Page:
Integration into groups or communities where transgender individuals can develop friendships is critical to achieve successful mental health outcomes.

APA GUIDELINES FOR CARE OF Transgender Gender Non Conforming Patients

  • Psychologists understand that gender is a nonbinary construct that allows for a range of gender identities and that a person's gender identity may not align with sex assigned at birth.
  • Psychologists understand that gender identity and sexual orientation are distinct but interrelated constructs.
  • Psychologists seek to understand how gender identity intersects with the other cultural identities of TGNC people.
  • Psychologists are aware of how their attitudes about and knowledge of gender identity and gender expression may affect the quality of care they provide to TGNC people and their families.
  • Psychologists recognize how stigma, prejudice, discrimination, and violence affect the health and wellbeing of TGNC people.
  • Psychologists strive to recognize the influence of institutional barriers on the lives of TGNC people and to assist in developing TGNC-affirmative environments.
  • Psychologists understand the need to promote social change that reduces the negative effects of stigma on the health and well-being of TGNC people.
  • Psychologists working with gender-questioning and TGNC youth understand the different developmental needs of children and adolescents, and that not all youth will persist in a TGNC identity into adulthood.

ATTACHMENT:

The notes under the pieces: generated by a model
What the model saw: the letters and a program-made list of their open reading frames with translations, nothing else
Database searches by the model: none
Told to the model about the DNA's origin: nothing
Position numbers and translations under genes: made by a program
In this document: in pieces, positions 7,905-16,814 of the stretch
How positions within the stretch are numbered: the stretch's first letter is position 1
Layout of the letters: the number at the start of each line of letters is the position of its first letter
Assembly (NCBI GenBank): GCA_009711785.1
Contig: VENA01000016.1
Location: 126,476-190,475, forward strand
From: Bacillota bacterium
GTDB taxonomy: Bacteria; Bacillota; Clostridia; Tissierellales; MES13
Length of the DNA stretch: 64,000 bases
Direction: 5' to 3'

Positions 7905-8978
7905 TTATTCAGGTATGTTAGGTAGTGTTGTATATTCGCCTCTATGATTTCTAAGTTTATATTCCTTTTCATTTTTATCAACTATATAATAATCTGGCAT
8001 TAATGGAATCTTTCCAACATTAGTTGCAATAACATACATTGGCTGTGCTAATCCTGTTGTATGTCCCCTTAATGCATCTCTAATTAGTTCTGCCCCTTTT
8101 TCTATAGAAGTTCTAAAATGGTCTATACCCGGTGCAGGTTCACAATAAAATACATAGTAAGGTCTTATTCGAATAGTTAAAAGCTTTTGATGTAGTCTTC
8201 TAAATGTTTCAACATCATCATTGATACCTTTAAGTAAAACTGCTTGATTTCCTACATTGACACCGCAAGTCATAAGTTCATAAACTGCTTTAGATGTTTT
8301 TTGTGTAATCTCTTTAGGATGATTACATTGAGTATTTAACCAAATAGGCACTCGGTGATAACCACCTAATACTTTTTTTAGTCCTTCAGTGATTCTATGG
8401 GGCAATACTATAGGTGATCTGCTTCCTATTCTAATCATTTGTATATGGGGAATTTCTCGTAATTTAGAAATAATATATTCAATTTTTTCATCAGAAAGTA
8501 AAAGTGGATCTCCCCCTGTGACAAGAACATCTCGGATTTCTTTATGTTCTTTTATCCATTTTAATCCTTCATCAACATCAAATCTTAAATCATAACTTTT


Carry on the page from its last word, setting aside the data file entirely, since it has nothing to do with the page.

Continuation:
• Psychologists seek to prepare trainees in psychology to work competently with TGNC People.


  • The experience of gender dysphoria is not disordered, does not in itself increase mortality and is recognized by every major medical and mental health organization as a treatable condition with positive health outcomes.
  • Though the typical age of gender identification is in early childhood, a lack of information, inability to explore, and
    countless other factors (culture, religion, school, etc..) may impede the process of recognizing one's gender identity. As
    such, a transgender identification later in life is not uncommon.
  • While it is true that many who experience feelings of gender incongruence as a child report developing a sense of self in
    their birth sex; this must not be used as justification to deny affirming care, puberty blockers, or transition assistance to the
    25% of youth who maintain a consistent transgender identity.
  • Interaction with others in similar states of gender incongruence is crucial to developing a positive sense of self and identity,
    as well as social support and community.


Happiness is attainable.